, Volume 4, Issue 3, pp 271-296

Criteria of facial attractiveness in five populations

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Abstract

The theory of sexual selection suggests several possible explanations for the development of standards of physical attractiveness in humans. Asymmetry and departures from average proportions may be markers of the breakdown of developmental stability. Supernormal traits may present age- and sex-typical features in exaggerated form. Evidence from social psychology suggests that both average proportions and (in females) “neotenous” facial traits are indeed more attractive. Using facial photographs from three populations (United States, Brazil, Paraguayan Indians), rated by members of the same three populations, plus Russians and Venezuelan Indians, we show that age, average features, and (in females) feminine/neotenous features all play a role in facial attractiveness.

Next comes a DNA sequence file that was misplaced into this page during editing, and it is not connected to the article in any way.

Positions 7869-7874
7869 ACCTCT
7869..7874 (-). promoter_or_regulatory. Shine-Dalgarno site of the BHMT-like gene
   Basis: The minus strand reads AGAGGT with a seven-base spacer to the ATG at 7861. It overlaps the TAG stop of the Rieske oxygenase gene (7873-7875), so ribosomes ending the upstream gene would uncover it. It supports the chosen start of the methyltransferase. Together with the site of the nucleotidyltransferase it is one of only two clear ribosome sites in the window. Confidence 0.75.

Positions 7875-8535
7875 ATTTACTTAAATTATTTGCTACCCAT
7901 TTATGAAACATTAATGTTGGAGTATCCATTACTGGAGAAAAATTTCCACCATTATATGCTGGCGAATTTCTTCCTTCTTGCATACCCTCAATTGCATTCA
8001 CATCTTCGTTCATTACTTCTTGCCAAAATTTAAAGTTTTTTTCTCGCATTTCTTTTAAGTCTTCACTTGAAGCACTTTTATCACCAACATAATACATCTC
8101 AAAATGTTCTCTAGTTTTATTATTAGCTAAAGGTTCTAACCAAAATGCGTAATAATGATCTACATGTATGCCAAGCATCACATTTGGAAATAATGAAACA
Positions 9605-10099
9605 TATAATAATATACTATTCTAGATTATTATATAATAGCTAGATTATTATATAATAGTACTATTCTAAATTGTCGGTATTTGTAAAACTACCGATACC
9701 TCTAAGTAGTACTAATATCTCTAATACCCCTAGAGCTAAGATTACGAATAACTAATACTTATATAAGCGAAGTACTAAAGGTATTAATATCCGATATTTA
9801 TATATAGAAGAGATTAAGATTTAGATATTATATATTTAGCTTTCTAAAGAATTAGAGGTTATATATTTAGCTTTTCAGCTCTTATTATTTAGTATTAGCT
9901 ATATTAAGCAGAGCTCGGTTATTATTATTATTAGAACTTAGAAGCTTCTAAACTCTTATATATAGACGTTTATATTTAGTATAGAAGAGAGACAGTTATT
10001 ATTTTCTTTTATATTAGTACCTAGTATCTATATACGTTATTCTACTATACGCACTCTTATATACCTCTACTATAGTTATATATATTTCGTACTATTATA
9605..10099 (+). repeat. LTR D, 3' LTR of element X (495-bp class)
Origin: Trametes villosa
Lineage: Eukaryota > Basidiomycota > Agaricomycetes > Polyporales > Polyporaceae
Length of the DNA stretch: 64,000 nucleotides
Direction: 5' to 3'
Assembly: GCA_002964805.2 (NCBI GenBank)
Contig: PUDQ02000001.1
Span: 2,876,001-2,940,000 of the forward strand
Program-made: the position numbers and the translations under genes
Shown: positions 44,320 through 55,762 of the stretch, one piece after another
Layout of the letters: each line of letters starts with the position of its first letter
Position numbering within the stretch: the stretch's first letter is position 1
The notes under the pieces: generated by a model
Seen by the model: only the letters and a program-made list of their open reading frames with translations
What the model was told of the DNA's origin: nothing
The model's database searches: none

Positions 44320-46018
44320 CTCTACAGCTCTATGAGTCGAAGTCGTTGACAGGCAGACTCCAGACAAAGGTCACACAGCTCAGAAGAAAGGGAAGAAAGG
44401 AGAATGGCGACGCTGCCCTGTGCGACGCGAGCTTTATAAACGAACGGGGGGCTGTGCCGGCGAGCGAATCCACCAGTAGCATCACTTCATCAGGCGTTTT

This research was supported by NSF Doctoral Dissertation Research Improvement Grant BNS-9006394 and grants from the University of Michigan’s Department of Anthropology and Evolution and Human Behavior Program.
Doug Jones is a doctoral candidate in biological anthropology at the University of Michigan. He has done fieldwork in Paraguay, Brazil, the United States, and Russia, and is currently writing his dissertation on human physical attractiveness. His research interests include sexual selection inHomo sapiens, evolutionary psychology, “dual inheritance” theories of gene-culture coevolution, and the anthropology of Brazil.
Kim Hill is an associate professor in the Human Evolutionary Ecology Program at the University of New Mexico. His primary research interests include the evolutionary ecology of human reproductive strategies, sexual division of labor, life history, and resource acquisition. He has worked among the Ache of Paraguay and Hiwi of Venezuela as well as the Machiguenga and Yora of Peru. He is currently writing a demography of the Ache foragers. Recent publications include “The Evolution of Premature Reproductive Senescence and Menopause in Human Females” with A. Magdalena Hurtado (Human Nature 2(4):313–350, 1991).